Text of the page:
Regulation of FOXO transcription factors by gonadotropin-releasing hormone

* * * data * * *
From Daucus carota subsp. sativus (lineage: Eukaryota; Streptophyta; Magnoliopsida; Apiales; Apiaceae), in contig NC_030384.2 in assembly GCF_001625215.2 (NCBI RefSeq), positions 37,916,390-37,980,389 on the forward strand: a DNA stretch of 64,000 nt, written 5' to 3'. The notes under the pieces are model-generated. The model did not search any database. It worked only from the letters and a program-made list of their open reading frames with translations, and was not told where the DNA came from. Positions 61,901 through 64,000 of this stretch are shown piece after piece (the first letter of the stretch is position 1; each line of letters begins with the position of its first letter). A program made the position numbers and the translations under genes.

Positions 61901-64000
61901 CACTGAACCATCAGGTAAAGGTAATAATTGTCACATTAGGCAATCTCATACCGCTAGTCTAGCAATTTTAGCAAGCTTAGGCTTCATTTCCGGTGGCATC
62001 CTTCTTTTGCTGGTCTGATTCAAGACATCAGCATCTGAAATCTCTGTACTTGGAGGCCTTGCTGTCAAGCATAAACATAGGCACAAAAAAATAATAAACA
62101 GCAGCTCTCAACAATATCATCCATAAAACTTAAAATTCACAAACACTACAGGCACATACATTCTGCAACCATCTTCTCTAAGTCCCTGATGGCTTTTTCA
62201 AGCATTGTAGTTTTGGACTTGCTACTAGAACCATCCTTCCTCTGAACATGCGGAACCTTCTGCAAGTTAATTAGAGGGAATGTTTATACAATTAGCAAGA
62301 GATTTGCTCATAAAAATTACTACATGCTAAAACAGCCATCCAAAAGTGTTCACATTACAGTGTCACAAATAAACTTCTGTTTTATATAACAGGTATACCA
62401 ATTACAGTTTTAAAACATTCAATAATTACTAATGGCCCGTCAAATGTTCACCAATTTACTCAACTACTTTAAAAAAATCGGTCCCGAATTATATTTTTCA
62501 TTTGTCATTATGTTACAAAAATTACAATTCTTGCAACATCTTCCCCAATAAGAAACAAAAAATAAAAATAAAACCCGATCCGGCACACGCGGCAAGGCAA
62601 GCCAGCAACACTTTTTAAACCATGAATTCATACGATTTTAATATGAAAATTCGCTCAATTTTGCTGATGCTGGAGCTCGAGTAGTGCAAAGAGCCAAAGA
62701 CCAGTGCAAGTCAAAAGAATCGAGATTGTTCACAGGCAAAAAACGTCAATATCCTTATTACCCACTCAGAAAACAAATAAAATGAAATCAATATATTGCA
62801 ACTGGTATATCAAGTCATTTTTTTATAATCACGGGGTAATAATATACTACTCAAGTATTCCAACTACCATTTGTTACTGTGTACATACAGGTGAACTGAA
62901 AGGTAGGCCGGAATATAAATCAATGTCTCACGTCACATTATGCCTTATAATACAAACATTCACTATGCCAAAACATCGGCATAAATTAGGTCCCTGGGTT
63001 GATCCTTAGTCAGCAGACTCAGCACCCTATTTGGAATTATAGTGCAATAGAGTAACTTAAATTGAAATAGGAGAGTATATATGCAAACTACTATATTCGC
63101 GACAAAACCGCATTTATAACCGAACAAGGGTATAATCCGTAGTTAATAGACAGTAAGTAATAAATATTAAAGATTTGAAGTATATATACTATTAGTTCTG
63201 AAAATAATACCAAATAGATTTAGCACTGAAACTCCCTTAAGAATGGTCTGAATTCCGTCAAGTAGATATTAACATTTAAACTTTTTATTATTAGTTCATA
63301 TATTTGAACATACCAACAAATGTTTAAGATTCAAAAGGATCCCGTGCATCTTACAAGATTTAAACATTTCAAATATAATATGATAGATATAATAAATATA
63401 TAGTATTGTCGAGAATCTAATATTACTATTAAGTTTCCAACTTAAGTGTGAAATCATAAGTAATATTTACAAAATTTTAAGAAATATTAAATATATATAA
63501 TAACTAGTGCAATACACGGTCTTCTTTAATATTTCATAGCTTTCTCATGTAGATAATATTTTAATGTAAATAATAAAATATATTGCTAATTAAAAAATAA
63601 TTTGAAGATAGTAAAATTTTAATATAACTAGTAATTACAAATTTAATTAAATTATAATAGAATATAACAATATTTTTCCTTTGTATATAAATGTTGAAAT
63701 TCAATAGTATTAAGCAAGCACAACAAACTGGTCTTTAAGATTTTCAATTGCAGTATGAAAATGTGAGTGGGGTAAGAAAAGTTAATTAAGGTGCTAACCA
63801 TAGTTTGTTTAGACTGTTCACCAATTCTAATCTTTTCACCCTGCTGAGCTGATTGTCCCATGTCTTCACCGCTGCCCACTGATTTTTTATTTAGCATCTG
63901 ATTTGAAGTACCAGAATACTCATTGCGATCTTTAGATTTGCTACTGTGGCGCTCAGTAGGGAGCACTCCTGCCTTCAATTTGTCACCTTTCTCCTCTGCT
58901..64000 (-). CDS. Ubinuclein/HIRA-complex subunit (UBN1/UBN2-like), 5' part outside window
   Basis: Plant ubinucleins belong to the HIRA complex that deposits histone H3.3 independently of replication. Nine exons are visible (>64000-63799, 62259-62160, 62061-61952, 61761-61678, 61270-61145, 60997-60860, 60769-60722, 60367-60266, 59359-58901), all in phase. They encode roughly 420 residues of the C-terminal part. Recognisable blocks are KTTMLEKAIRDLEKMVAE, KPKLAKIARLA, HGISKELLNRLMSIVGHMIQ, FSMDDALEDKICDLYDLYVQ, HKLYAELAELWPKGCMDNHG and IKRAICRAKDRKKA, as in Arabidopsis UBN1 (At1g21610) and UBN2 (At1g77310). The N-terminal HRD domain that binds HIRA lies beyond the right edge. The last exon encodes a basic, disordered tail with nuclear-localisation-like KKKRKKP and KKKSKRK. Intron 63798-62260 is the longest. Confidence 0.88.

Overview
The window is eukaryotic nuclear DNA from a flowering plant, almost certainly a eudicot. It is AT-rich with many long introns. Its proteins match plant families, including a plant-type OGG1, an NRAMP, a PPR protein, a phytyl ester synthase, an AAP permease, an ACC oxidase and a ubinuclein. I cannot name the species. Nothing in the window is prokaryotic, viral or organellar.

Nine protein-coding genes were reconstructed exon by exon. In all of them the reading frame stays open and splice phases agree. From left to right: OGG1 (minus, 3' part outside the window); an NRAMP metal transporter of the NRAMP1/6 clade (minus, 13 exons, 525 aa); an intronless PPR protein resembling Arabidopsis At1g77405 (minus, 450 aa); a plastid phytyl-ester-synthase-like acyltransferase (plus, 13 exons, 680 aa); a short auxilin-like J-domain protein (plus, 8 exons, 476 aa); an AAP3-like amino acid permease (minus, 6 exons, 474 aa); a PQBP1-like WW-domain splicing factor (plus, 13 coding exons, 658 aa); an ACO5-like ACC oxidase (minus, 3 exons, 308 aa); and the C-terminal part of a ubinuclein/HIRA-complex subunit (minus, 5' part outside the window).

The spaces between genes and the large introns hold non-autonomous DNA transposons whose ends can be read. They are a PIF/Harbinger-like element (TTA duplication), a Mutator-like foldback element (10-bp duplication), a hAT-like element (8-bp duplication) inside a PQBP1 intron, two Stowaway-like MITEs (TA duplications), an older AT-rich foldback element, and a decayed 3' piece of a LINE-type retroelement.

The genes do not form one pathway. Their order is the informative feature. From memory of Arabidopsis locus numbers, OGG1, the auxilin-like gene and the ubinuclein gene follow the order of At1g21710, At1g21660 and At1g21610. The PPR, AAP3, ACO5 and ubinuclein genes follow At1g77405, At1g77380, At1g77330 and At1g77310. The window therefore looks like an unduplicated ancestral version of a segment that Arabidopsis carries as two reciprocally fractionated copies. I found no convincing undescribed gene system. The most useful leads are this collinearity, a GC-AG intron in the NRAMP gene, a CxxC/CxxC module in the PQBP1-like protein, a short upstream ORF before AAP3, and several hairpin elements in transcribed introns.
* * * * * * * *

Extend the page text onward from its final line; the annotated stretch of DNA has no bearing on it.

G protein-coupled receptors (GPCRs) are a large family of trans-membrane receptors that transmit signals from extracellular stimuli to target intracellular signal transduction pathways. The gonadotropin-releasing hormone receptor (GnRH-R) is a GPCR which binds the decapeptide GnRH. In the pituitary gonadotrope, GnRH stimulates gonadotropin (LH and FSH) biosynthesis and secretion to regulate reproduction. GnRH and the GnRH-Rs are also present in many extra-pituitary tissues, although their role at these sites remains largely undetermined. GnRH-Rs are known to recruit a diverse array of signalling pathway mediators in different cell-types. These include; Gq/11-PLCβ-IP3/DAG-Ca2+/PKC signalling, monomeric G-proteins and integrins to mediate cell adhesion and migration, the activation of the major members of the mitogen-activated protein kinase (MAPK) super-family (extracellular signal-regulated kinase (ERK), c-Jun N-terminal Kinase (JNK) and p38MAPK), and β-catenin and other mediators of the canonical Wnt signalling pathway. This thesis describes the regulation of Forkhead Box O (FOXO) transcription factors by GnRH. The mammalian FOXO transcription factors, FOXO1, FOXO3a and FOXO4, are emerging as an important family of proteins that modulate the expression of genes involved in cell-cycle regulation, induction of apoptosis, DNA damage repair and response to oxidative stress. In this thesis, emphasis is placed on delineating the novel role of FOXO transcription factors in mediating two important and widely-researched areas of GnRH biology. Firstly, the role of FOXO transcription factors in mediating cell-growth inhibition in response to GnRH treatment is assessed in a heterologous HEK293/GnRH-R expressing cell line. Secondly, the role of transcription factors in regulating luteinising hormone-β (LHβ)-subunit expression is investigated in the LβT2 gonadotrope cell line. Activation of the GnRH-R can inhibit cell proliferation and induce apoptosis in certain tumour-derived cell lines. Several studies have reported that these events can occur as a result of changes in the expression profiles of specific cell-cycle regulatory and apoptotic genes, many of which are FOXO-target genes, including GADD45, FasL, p21Cip1 and p27Kip1. In this thesis, a role for FOXOs in targeting the expression of several of these genes in response to GnRH is assessed, highlighting a specific role for FOXO3a in mediating GADD45 and FasL expression. The signalling mechanisms through which FOXO3a regulates GADD45 expression in response to GnRH is also described. Finally, a stable FOXO3a-knock-down cell line was generated in order to further examine FOXO3a involvement in GnRH-induced cell-growth inhibition. GnRH is an essential regulator of the reproductive process by stimulating the synthesis of LH and FSH in pituitary gonadotropes, thereby regulating gametogenesis and steroidogenesis. Diverse signalling pathways have been reported to regulate LHβ-subunit expression in response to GnRH, including the ERK/JNK/p38MAPK cascades and factors such as Egr1, SF1 and β-catenin. In the second part of this thesis, the role of FOXOs in regulating LHβ-subunit expression in response to GnRH is described. The data presented suggests that GnRH can regulate LHβ-subunit expression through both indirect and direct FOXO3a-mediated mechanisms. Firstly, FOXO3a was found to regulate Egr1 expression to indirectly target LHβ-promoter activity. Secondly, a role for β-catenin as a FOXO3a co-factor to directly regulate LHβ-subunit expression, together with Egr1 and SF1, is also proposed. FOXO3a expression and sub-cellular localisation was assessed and demonstrated in LβT2 cells and in adult human male pituitary sections. The research presented in this thesis adds to the diversity of signalling pathways and mediators that GnRH can target in different cellular backgrounds in order to mediate a variety of cellular processes. The antiproliferative and apoptotic effects of GnRH on tumour-derived cell lines are well-documented, and this research highlights a novel role for FOXO3a in mediating these events. The regulation of gonadotropin synthesis remains an important topic of research, and the novel implication of FOXO3a in mediating LHβ-subunit expression adds further complexity to gonadotrope physiology.